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This site exists for one purpose only: to help dispel the ugly myth that poetry is boring. Granted, a lot of poetry is boring, but you won't find it here. At Your Daily Poem, you'll find poetry that is touching, funny, provocative, inspiring, and surprising. It may punch you in the gut, it may bring tears to your eyes, it may make you laugh out loud, but it most assuredly will not bore you.

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Remember: a poem a day keeps the doldrums away!




The Tyger
by
William Blake

Tyger! Tyger! burning bright
In the forests of the night,
What immortal hand or eye
Could frame thy fearful symmetry?

In what distant deeps or skies
Burnt the fire of thine eyes?
On what wings dare he aspire?
What the hand, dare seize the fire?

And what shoulder, and what art,
Could twist the sinews of thy heart?
And when thy heart began to beat,
What dread hand? and what dread feet?

What the hammer? what the chain?
In what furnace was thy brain?
What the anvil? what dread grasp
Dare its deadly terrors clasp?

When the stars threw down their spears,
And water'd heaven with their tears,
Did he smile his work to see?
Did he who made the Lamb make thee?

Tyger! Tyger! burning bright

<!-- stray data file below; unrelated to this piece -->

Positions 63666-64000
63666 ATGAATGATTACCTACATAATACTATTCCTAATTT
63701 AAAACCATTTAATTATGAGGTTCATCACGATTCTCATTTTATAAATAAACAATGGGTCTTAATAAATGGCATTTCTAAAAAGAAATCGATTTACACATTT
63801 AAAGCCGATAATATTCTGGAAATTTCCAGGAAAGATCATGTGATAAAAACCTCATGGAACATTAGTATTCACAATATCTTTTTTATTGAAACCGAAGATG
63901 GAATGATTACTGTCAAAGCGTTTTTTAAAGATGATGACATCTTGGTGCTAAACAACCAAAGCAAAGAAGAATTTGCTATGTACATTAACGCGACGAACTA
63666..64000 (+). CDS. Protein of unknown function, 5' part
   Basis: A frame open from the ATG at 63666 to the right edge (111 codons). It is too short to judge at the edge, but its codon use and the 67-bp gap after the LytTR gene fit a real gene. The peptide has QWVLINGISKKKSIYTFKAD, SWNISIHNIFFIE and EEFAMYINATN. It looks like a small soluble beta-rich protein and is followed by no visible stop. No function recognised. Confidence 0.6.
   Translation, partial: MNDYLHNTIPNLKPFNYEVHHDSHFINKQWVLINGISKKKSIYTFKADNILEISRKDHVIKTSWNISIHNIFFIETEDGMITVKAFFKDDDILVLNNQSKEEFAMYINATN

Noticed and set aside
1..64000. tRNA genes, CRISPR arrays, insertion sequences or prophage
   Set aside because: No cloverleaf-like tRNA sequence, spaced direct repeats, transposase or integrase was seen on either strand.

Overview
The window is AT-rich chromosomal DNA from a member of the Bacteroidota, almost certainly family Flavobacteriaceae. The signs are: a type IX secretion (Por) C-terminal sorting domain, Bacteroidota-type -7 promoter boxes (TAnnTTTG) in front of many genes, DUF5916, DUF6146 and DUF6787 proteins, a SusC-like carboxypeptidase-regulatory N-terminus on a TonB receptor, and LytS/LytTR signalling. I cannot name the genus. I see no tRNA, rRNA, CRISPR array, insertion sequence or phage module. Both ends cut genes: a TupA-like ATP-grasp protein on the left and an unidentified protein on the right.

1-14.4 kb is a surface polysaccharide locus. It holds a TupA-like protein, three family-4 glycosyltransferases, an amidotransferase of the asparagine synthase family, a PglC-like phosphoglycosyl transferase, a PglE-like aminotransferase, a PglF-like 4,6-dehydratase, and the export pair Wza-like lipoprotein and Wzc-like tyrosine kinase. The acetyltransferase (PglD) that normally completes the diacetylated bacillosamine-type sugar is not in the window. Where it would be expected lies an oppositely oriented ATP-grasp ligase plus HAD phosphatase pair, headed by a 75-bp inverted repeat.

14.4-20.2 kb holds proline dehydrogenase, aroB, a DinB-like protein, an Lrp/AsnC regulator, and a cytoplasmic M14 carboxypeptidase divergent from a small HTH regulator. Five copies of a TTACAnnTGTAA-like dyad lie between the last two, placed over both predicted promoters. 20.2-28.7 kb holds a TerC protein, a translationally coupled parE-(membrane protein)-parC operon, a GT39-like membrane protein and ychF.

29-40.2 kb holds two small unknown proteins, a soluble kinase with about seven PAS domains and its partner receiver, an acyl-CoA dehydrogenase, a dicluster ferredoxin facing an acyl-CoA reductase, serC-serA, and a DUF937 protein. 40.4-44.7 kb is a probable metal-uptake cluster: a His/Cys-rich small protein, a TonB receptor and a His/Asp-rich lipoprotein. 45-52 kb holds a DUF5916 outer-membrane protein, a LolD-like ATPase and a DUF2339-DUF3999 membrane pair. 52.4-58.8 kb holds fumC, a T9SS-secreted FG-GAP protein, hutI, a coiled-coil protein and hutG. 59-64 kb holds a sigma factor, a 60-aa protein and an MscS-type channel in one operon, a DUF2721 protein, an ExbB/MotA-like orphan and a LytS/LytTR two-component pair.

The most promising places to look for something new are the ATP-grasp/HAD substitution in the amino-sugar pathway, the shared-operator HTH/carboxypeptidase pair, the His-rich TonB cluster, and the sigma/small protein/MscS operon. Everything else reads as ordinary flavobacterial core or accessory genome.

In the forests of the night,
What immortal hand or eye
Dare frame thy fearful symmetry?

 

This poem is in the public domain.

 

 

William Blake (1757 - 1827) was an English poet and painter. Best known today for his poem, "The Tyger," Blake enjoyed virtually no acclaim as a poet during his lifetime. Today, however, he is considered an immense talent in both literary and artistic circles. Trained as an engraver, Blake produced all but one of his poetry books himself. His wife—whom Blake himself taught to read, write, and draw—was a valued partner and critic. Much of Blake’s work focused on religious themes, with a colorful swirl of fantasy tossed in.

 



Post New Comment:
transitions:
Today,tigers are severely threatened with extinction from poachers, I treasure this poem and hope the beautiful tiger will always be 'burning bright' ~ right before our eyes and not in zoos or, worse yet, museums.
Posted 05/25/2015 11:15 AM
pwilliam:
I believe in Blake's time and place "symmetry" would have been pronounced "sim eh TRY" rather than sim eh TREE". P.Williams
Posted 05/25/2015 08:27 AM
KevinArnold:
Yes, Blake always had that theological edge, one that powers the penultimate stanza: When the stars threw down their spears,/ And water'd heaven with their tears,/ Did he smile his work to see?/ Did he who made the Lamb make thee?//
Posted 05/25/2015 08:16 AM
Katrina:
I admire the way William Blake rises above rhyming jingles - even if only for one line. Ho else could he do justice to a tyger?
Posted 05/25/2015 04:33 AM
Supa:
I've always loved this one.
Posted 05/24/2015 06:18 AM
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